Saskia Ryan is a PhD candidate at TCD. As a Fulbright-GSI Awardee she undertook research at Harvard University.
“I have spent the last 6 months living in Boston, which has been an incredible academic and cultural experience, enabled by the Fulbright-GSI Geoscience award. My office was located in the building which was also familiar to some of the greats, including Darwin and Agassiz ,and conveniently located just one floor above the Department of Earth and Planetary Sciences. The Harvard environs exude a sense of academic ambition and optimism. I have been given invaluable advice and guidance, and learned so much; enough to last me a lifetime. Having been a little intimidated moving to a new country and to such a prestigious Institution, I now realise that graduate students everywhere have a lot in common – we all have worries, opinions, defaults and strengths.
I have been collaborating with scientific archaeologists at the Department of Human Evolutionary Biology, Harvard University, carrying out research with my supervisor Prof. Noreen Tuross, Landon T. Clay Professor of Scientific Archaeology, whom I met initially at a Stable Isotopes in Archaeology conference in Kiel, Germany. This collaborative relationship with Prof. Tuross and colleagues, being influential experts in the field of isotopes in archaeology, has allowed me to refine my research methodology, and through their enthusiasm and interest in my research, they have been thoroughly affirming, freely exchanging thoughts and ideas on how best to approach the application of isotopes to migration studies in complex environments. Discussion group meetings with members of both the Science of the Human Past (SoHP) initiative and the Celtic Studies Department have also been most productive. This scholarship gave me access to the Biogeochemistry facilities of Harvard and multiple laboratory techniques, plus the invaluable international collaborations and friendship. It gives a timely and significant contribution to my Ph.D. project.
In addition to the academic fulfillment, I have found the Fulbright experience to be incredibly rewarding on a personal level. Three seasons in beautiful Boston and Harvard with the fellowship of the other Fulbrighters, a warm welcome everywhere, especially the spending of Thanksgiving with an American family in New Hampshire. There was a visit to Washington D.C. to attend an Isotope Meeting in the Carnegie Geophysical Institute, where I managed to squeeze in a quick trip to the National Mall and Smithsonian Natural History Museum. Also, the all-American cultural experience of going to Celtic’s basketball games in the TD Garden and for contrast, Brahms Requiem at the Symphony Hall. Not to forget, I was also given the amazing opportunity to travel to a seminar on Civil Rights in Atlanta, Georgia.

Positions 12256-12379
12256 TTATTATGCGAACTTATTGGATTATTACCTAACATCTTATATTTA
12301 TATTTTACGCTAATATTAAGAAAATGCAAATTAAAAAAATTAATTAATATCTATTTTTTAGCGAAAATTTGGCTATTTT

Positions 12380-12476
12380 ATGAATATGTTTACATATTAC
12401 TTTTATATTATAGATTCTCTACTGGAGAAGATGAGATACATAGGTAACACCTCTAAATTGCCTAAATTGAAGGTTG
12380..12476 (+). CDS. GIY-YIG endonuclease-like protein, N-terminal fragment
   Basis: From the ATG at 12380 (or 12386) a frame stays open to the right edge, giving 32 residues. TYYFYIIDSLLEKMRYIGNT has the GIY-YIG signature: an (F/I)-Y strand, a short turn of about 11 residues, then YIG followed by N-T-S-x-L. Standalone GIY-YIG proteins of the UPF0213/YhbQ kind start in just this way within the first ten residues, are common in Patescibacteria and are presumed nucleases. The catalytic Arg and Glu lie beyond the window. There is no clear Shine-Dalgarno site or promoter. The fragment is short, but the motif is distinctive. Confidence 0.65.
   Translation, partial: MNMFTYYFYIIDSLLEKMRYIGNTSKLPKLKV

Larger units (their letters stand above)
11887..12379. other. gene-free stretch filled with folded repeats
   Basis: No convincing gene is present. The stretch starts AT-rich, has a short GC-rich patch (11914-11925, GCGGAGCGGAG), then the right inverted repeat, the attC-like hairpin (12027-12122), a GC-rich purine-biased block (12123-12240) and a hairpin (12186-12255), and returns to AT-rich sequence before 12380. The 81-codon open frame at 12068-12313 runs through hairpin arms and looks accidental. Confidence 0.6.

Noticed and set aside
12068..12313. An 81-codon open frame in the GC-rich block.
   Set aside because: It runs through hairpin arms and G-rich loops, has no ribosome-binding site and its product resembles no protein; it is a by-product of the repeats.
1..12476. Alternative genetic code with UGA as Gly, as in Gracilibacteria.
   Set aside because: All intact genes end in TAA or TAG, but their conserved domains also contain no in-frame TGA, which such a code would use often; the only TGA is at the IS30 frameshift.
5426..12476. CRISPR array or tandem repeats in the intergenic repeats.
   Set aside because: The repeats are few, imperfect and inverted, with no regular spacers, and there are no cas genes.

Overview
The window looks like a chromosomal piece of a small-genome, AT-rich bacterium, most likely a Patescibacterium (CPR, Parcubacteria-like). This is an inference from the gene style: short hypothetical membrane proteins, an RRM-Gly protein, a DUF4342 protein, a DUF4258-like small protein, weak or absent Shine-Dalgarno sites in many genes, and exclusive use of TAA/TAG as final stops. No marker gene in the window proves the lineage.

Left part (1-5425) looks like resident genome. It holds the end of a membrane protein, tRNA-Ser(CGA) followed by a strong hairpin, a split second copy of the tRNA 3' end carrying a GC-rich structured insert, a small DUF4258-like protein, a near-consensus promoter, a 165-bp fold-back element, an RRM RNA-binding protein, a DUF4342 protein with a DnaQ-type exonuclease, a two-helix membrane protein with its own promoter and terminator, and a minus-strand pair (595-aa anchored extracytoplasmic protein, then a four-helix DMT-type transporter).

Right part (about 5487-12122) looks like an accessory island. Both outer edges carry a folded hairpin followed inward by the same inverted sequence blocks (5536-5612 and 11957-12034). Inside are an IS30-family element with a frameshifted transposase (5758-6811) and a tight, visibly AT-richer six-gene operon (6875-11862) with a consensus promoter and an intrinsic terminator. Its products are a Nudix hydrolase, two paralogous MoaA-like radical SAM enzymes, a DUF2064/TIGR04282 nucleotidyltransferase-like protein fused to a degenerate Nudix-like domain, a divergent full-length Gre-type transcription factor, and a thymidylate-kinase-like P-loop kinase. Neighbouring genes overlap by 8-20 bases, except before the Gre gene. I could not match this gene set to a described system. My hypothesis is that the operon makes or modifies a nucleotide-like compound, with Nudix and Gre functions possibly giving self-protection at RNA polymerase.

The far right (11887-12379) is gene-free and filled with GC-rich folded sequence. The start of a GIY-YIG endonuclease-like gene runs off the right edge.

Photo: The Fulbright Enrichment Seminar on Civil Rights in Atlanta, Georgia was attended by Fulbrighters from more than 50 countries.
Living in Boston during the U.S. Presidential Election was a fascinating experience, which has given me a new perspective on politics and policy making - or unmaking - an unsettling time to be working in the Earth Sciences. This is particularly so at a time when academic mobility and the sharing of knowledge may be curtailed.
The Fulbright scholarship encourages mutual understanding and the flow of innovative ideas that are not bound by borders. I think it is an exciting challenge to stand for these values, having been their beneficiary. In the words of Dr. Martin Luther King Jr. “injustice anywhere is a threat to justice everywhere”. I have been allowed to connect with other cultures whilst embracing my own. The Fulbright experience can be summed up as developmental, at times challenging but overall truly inspirational. I am grateful for the support provided to me by the Geological Survey of Ireland, the Fulbright Commission and my hosts at Harvard who afforded me this exceptional experience. I thoroughly encourage others to apply for the Geoscience Fulbright award.”